On a deeper level though, the steadfastness and the patience exhibited by these two men didn't simply reflect their culture or ethnicity. It was more of a reflection of an faith deep-rooted in Allah's mercy, devoid of complaint. Allah Says (what means): "But none is granted it except those who are patient, and none is granted it except one having a great portion [of good]." [Quran 41:35]

Another assertion by the halaal vendors I met was that they were used to fasting for long hours in adverse conditions because they were encouraged to fast since they were young. Allah Almighty has shown children mercy, as He Almighty has not ordained fasting for them until they reach puberty.

Yet there have been so many times that I have seen parents excusing their adolescents from fasting because of exams or some sporting competition. But there was no such excuse for the Pashtun vendors when they were children. Rain or shine, they were told to fast whether they liked it or not. The short term must have been difficult, but the long-term result of their endeavors has resulted in their earning income in this world and the next.

Selling Fruit All Day, Everyday—The Fruit Vendors

On a cool early morning, when the sky is still dark, Sardar and Naseem Khan set out at 4:30 am on a morning of Ramadan. They first stop off at a Muslim-owned restaurant in their neighborhood and partake of Suhoor (pre-dawn meal).

When they finish their meal and start their fast, they're on their way to collect fresh fruit from wholesale vendors and head to a street corner in the city to begin their long, busy day. Once they set up their cart full of bananas, apples, oranges, berries, grapes, and mangos (to name a few of the variety of fruits seen on their carts) it is close to 7 in the morning. By that time, people are emerging in large numbers on their way to work and they are eager to spend a quarter on a banana, or a dollar on some apples, or two dollars for a pound of grapes.

As lunchtime starts around 11 a.m., their cart is once again inundated with people looking for fruit to go with their lunch. The rush never really ends, as there is somebody constantly at the cart looking to do business. The two brothers can sit little, as they are required to deal with customers while standing.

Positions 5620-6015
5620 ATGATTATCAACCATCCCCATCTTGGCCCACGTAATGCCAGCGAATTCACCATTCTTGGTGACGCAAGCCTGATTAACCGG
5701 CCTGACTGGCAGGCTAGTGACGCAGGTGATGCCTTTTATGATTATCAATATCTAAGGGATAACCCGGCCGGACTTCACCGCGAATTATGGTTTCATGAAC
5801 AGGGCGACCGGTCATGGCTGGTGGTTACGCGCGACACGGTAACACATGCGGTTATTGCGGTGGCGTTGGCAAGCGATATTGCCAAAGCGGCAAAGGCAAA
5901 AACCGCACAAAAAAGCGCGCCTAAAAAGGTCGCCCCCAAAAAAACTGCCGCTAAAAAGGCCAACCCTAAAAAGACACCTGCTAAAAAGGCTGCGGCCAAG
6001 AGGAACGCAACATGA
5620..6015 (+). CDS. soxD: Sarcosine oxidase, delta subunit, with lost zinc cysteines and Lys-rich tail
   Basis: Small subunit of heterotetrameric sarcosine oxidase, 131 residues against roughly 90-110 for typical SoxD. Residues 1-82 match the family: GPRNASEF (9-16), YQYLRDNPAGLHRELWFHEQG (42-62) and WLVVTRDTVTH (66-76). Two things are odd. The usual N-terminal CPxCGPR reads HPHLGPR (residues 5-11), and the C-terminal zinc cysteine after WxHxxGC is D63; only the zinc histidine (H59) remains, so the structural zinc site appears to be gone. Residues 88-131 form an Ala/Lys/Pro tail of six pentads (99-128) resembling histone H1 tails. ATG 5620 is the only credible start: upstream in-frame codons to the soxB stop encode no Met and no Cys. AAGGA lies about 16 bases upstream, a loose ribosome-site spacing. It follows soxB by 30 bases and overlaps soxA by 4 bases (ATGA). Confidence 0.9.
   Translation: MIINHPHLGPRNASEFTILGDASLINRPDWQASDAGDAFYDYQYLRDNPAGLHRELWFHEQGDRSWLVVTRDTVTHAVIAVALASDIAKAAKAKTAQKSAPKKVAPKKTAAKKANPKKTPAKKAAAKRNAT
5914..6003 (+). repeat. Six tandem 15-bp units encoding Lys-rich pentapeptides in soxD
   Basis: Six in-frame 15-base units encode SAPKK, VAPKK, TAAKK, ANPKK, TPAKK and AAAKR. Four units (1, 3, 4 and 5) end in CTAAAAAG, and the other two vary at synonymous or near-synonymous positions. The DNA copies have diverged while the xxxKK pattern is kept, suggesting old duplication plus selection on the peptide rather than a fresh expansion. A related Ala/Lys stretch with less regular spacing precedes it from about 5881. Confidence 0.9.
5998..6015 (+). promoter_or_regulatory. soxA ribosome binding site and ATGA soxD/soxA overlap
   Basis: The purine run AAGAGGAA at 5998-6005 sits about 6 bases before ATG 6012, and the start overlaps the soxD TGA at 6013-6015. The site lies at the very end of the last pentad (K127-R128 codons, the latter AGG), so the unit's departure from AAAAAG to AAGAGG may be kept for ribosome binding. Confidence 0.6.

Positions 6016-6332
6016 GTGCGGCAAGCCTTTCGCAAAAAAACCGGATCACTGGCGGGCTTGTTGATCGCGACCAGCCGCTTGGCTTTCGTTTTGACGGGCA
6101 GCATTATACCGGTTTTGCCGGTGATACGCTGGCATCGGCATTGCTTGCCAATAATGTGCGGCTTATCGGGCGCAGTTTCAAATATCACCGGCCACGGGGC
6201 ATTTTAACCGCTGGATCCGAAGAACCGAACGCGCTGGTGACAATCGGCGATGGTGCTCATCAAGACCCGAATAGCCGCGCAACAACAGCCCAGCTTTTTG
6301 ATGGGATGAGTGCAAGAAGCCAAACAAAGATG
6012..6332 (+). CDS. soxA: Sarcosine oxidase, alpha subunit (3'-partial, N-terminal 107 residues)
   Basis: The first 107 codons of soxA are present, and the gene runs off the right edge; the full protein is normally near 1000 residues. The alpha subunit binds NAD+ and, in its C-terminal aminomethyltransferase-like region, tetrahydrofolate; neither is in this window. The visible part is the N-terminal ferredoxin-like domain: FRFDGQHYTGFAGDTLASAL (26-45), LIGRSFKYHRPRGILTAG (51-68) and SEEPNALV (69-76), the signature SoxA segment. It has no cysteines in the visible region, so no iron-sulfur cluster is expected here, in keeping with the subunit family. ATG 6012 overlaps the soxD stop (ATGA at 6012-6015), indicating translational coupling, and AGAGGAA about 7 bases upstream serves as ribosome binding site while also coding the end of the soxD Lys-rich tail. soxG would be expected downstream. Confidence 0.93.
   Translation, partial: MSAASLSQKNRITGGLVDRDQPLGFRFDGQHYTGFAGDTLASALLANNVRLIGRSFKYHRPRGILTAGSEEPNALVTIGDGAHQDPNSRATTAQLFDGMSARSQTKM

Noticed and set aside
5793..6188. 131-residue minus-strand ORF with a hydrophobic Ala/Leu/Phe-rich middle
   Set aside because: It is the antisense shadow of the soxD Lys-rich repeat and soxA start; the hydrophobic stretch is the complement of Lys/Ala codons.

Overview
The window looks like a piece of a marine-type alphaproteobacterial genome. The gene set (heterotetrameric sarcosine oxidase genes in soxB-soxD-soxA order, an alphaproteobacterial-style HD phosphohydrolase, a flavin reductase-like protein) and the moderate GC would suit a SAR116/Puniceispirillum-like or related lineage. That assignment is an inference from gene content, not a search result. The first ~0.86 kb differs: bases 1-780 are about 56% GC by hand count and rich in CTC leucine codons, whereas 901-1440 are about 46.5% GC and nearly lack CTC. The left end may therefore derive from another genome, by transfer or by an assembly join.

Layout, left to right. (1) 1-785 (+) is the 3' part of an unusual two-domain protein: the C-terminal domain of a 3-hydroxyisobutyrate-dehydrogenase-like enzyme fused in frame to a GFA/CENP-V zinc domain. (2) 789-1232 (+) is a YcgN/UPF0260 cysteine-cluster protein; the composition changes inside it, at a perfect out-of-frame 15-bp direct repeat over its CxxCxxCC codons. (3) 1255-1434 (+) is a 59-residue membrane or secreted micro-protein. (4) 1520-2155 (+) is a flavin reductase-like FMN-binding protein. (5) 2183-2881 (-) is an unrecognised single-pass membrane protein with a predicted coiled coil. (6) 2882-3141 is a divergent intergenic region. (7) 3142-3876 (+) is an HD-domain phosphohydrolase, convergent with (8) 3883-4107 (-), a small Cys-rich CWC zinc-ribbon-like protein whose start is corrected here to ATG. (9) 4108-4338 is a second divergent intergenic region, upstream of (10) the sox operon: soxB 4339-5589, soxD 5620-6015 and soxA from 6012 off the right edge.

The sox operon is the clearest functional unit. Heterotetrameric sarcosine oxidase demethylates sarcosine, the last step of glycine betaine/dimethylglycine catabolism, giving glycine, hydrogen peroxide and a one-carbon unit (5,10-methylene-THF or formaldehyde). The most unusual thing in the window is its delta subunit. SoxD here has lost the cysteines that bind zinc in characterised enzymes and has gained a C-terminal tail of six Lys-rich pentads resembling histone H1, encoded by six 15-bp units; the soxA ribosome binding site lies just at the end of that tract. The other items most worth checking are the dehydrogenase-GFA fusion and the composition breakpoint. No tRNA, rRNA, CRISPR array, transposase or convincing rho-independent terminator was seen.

In addition, they have little shade to protect them from the hot sun. They continue to fast. Their story is the story of hundreds of fruit vendors in New York City, many of them Muslim. Ramadan is no exception to their schedule because like the halaal cart vendors, they do business with customers who do not observe Ramadan.

It is not the hunger which bothers the Khan brothers. It is the thirst that is most trying. Their physical exertion involves standing for long periods at a time and conversing with customers and people who stop by for a chat. They cannot have a glass of water or juice.

Yet they carry on so they can support themselves and their families in an Islamically acceptable manner. Again, there is no whining or apprehension at the thought of fasting another day.

The vendors profiled here are examples of fortitude and patience which blooms from their faith in Allah Almighty. They are not angels. They are human and their fast is trying for them. They are simple men with simple, but powerful lessons: To get through such a difficult day while abstaining from food and drink, they derive their strength only from Allah Almighty.

As Mr. Khan said to me: "Allah helps you. Allah gives you strength."

Source: Aljumu'ah